The pCMV NFκB (p65) and pGL2-3X NFκB plasmids containing a triple tandem repeat of an NFκB-binding motif were used. The human PLD1 (pGL4-PLD1 Luc) and PLD2 (pGL4-PLD2 Luc) promoter reporter plasmids contained 1.9 kb and 2.6 kb, respectively, of the upstream 5'-flanking DNA linked to luciferase reporter genes and have been described elsewhere (Kang et al., 2008). SiRNAs of control, PLD1, and PLD2 were purchased from Dharmacon Research Inc. (Lafayette, CO). The siRNA sequences for the PLDs were as follows: PLD1 (1571 to 1591), AAGGUGGGACGACAAUGAGCA; PLD2 (1378 to 1396), ACAUAAAGGUGAUGCGUCA. An oligonucleotide corresponding to nucleotides 695-715 of the firefly luciferase was used as negative control.
Cells were grown to 50-60% confluence. The plasmid or siRNA was transiently transfected into gastric cancer cells using the transfection agents Lipofectamine Plus (Invitrogen, Carlsbad, CA) or Polyethylenimine (Sigma, MO), following the manufacturer's instructions. For the luciferase reporter assay, the cells were seeded in 24-well plates and transiently transfected with 300 ng of promoter constructs and 30 ng of pRL-TK (internal control). For the NFκB transactivation assay, pGL2-3X NFκB, which contained 3 tandem repeats of the NFκB binding motif, was used. The activities of firefly and renilla luciferase in the cellular extracts were measured using the Dual-Luciferase Assay kit (Promega, WI) according to the manufacturer's instructions.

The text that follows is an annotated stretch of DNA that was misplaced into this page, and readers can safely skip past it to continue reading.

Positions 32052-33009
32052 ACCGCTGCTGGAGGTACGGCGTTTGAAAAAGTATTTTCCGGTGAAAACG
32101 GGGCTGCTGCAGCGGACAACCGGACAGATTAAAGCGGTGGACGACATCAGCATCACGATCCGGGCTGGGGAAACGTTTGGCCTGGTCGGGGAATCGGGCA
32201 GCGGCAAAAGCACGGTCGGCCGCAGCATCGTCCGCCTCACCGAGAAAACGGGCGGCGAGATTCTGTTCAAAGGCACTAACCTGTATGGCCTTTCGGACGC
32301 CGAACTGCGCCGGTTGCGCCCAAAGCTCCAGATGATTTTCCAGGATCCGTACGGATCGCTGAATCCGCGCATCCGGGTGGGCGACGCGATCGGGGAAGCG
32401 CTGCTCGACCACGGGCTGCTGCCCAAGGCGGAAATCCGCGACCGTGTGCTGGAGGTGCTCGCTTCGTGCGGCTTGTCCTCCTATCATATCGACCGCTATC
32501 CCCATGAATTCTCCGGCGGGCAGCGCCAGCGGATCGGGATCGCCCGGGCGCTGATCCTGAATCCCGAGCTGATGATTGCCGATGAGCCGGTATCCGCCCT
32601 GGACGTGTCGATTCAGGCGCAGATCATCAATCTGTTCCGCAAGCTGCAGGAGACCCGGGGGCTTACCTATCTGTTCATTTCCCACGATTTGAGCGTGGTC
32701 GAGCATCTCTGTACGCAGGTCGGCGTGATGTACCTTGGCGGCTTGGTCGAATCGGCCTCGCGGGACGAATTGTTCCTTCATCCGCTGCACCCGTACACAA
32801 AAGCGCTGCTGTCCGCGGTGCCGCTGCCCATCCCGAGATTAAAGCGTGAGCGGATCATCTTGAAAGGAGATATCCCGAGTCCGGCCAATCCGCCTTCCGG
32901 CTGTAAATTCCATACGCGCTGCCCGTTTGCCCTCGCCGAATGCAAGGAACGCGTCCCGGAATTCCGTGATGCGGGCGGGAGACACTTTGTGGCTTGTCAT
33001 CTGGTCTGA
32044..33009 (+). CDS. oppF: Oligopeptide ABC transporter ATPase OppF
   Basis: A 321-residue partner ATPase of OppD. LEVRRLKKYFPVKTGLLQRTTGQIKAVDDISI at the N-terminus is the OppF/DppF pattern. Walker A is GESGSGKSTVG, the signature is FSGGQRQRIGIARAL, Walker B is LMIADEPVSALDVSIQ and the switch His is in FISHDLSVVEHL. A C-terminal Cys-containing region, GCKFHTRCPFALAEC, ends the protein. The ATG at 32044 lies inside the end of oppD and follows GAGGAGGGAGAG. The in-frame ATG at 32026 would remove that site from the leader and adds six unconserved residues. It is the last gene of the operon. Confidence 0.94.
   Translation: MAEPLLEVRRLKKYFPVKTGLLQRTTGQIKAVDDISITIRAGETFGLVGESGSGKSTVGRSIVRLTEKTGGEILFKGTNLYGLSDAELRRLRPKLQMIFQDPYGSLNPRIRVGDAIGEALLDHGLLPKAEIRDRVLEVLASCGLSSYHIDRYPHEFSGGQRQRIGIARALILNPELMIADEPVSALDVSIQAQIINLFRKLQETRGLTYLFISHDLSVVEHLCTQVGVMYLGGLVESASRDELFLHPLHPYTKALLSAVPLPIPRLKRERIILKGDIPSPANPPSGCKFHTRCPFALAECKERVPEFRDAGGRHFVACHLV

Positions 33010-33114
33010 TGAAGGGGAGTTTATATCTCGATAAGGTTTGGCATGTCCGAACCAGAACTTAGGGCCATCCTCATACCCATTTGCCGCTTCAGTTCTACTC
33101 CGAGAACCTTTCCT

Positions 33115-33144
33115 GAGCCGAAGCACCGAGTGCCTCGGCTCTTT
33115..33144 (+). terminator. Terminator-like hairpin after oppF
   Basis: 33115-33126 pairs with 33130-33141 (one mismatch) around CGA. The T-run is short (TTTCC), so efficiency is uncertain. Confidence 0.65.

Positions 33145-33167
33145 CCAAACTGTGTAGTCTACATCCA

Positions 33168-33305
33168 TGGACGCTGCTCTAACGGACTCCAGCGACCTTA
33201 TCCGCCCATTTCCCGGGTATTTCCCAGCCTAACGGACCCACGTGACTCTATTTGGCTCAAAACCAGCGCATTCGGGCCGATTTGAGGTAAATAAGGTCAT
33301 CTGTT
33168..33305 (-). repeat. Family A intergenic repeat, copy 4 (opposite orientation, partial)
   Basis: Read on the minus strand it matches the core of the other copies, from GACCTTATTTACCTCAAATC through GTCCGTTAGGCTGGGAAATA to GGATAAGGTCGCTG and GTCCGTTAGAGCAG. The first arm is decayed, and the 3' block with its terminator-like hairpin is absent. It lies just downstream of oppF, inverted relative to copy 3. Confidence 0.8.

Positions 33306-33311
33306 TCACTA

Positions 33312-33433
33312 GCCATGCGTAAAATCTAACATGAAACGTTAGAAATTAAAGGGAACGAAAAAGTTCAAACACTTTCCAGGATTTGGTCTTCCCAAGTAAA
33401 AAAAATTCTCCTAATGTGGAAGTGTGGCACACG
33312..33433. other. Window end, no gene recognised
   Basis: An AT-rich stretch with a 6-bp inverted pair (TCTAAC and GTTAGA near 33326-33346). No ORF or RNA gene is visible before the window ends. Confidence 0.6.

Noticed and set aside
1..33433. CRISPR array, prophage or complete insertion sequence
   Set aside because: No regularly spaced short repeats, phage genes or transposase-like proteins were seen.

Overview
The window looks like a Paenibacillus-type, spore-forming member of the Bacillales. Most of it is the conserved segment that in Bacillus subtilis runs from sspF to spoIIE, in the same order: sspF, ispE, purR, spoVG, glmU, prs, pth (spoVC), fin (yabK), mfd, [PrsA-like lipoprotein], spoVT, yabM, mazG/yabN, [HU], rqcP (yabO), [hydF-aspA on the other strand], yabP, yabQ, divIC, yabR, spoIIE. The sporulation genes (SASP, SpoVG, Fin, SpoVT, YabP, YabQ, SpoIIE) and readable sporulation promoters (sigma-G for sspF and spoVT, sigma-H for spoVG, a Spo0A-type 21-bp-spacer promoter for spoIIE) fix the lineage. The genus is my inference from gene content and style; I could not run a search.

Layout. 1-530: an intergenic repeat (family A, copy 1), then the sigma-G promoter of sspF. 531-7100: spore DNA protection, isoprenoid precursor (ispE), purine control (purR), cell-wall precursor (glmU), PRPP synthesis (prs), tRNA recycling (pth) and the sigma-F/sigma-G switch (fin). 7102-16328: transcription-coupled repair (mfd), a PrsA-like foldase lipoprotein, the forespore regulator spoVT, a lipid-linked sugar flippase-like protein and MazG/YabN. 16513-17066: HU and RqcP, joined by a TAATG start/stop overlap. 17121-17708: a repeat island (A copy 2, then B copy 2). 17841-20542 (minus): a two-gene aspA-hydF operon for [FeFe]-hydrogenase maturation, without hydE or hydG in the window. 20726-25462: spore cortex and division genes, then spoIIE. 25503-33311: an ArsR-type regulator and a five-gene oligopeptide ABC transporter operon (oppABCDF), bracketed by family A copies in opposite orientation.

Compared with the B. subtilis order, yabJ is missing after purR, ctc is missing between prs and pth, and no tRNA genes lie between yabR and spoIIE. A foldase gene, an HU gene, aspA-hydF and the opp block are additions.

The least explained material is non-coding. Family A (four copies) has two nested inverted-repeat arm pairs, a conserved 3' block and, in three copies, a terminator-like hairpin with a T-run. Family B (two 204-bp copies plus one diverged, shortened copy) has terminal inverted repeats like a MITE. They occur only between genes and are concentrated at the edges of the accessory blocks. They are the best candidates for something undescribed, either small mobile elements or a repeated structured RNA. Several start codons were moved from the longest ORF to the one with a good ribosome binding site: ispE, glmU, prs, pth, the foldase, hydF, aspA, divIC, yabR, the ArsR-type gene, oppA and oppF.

Cell lysates were analyzed by immunoblot. Enhanced chemiluminescence was used for signal detection. Anti-α-tubulin was obtained from Santa Cruz Biotechnology (Santa Cruz, CA). Rabbit polyclonal anti-PLD antibody that recognizes both PLD1 and PLD2 was generated as previously described (Min et al., 2001).
PLD activity was assessed by measuring the formation of [3H] phosphatidylbutanol, the product of PLD-mediated transphosphatidylation, in the presence of 1-butanol. AGS and MKN-1 gastric cancer cells were seeded in 6-well plates and serum-starved in the presence of 3 µCi of [3H] myristic acid/ml. After overnight starvation, the cells were washed 3 times with 5 ml phosphate-buffered saline (PBS) and pre-equilibrated in serum-free DMEM for 1 h. For the final 10 min of pre-incubation, 0.3% 1-butanol was added. At the end of the pre-incubation, cells were treated with rebamipide for the indicated times. The extraction and characterization of lipids by thin-layer chromatography were performed as previously described (Ahn et al., 2003).